It impossible to pinpoint the exact percentage of marriages that end in divorce, but general consensus has the number hovering at around 50%. That’s quite a scary figure, and not something to turn a blind eye towards.
According to Utah Divorce Orientation, “The most common reasons people give for their divorce are lack of commitment, too much arguing, infidelity, marrying too young, unrealistic expectations, lack of equality in the relationship, lack of preparation for marriage, and abuse.”
So, how exactly can you keep yourself from straying into the sad half of the marriage scale and staying put on the happy side? I suppose if I had the answer, I would be rich by now. However, I can tell you that discussing certain things before tying the knot will give you a head start in keeping your marriage together. Doing so will at least address the “too much arguing, unrealistic expectations, and lack of preparation for marriage” issues stated above.
Proper preparation – Talking about marriage
It is always better to be safe than sorry, so here are 16 realistic things to ask about marriage without scaring your soon-to-be spouse.
#1 Do we want kids?
You may know what you want, but do you know what your partner really wants? If you share opposing views on this, work it out before tying the knot. You don’t want to be signing divorce papers years down the road, simply because you didn’t talk about having little minions.
#2 Should we practice a common religion or belief system?
For example, in Malaysia, the law states that if you marry a Muslim, you have to convert. Not only that, but your children must be raised Muslim. This is unfair, as it doesn’t give anyone a choice in the matter, but if you live somewhere that gives you the luxury to choose, be sure to discuss it before getting married. As serious as the topic of religion is, you can always approach it in a light-hearted manner.
#3 Should we have a wedding?
You’d be surprised at the number of people out there who don’t want to host a wedding ceremony. Spending all that money on a one-day event isn’t as appealing as it once was. For example, my fiancé and I have decided to elope and spend the thousands of dollars we are bound to save on a down payment for a house.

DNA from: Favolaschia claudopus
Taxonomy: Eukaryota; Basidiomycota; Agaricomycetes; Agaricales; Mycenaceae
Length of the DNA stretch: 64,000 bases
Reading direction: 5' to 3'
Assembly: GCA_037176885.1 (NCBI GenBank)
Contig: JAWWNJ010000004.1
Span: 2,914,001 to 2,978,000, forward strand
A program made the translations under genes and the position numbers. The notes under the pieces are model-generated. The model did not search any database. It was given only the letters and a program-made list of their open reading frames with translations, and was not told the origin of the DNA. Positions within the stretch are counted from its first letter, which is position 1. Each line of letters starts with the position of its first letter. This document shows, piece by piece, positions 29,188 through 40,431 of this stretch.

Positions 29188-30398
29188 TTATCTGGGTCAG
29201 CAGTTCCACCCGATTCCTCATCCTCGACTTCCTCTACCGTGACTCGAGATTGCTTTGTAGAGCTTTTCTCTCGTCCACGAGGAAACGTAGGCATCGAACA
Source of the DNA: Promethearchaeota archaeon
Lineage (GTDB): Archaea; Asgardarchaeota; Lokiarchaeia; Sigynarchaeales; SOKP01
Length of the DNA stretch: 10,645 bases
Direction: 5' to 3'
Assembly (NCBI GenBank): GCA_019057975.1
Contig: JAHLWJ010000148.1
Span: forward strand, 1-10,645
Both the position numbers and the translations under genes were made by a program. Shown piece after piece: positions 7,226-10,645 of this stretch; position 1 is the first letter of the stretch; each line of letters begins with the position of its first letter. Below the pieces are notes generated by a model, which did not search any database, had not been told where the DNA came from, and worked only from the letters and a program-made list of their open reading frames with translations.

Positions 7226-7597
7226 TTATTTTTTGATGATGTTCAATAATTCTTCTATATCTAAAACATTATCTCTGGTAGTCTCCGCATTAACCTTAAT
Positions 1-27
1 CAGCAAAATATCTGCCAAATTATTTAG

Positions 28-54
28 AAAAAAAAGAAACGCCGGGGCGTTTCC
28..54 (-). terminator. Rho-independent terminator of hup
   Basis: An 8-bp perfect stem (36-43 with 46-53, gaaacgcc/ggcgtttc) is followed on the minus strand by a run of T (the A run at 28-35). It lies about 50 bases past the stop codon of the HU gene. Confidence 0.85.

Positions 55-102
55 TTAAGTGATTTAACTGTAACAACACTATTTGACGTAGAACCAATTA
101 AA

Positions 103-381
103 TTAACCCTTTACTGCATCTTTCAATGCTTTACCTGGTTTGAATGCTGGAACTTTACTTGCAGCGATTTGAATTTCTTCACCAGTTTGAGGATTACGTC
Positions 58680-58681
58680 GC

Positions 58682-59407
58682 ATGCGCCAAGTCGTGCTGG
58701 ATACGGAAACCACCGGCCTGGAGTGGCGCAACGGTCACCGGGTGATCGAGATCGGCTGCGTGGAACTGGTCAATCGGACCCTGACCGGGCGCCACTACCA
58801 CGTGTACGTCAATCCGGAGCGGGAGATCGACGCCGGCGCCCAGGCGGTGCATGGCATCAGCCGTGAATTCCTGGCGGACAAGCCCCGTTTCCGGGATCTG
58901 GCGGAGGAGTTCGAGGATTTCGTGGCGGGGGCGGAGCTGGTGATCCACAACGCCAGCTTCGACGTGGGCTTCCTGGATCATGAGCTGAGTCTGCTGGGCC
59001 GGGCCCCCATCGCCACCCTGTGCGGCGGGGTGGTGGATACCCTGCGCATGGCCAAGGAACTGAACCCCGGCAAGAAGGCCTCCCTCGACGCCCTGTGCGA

#4 If we do, should it be big or small?
If you’re unlike me and want a ceremony, speak to your partner about whether you want to host something small and intimate or big and showy. Knowing that you’re on the same page will save you plenty of trouble in the near future, plus it will give you the chance to work out the money situation.
#5 Are we financially secure?
Speaking about money is not pleasant, especially if you don’t have much to go around. Sit down and seriously discuss with your partner if you’re both financially stable enough to tie the knot. It doesn’t make sense if you’re both drowning in loans or, worse than that, unemployed.
#6 Should we open a joint account?
I know some couples who have been married for years, but don’t see the need to open a joint account. On the other hand, I also know couples who swear by joint accounts. Dealing with money is a personal and subjective issue and something that only you and your partner can decide on.
#7 Where do we want to end up?
This is a fun question and one that will give you insight into your partner’s goals. From Casablanca to Capetown, the world is a big place and if you’re both wanderlusters who adore the nomadic lifestyle, figuring out where you want to end up is an important topic of discussion.
#8 Are you willing to relocate?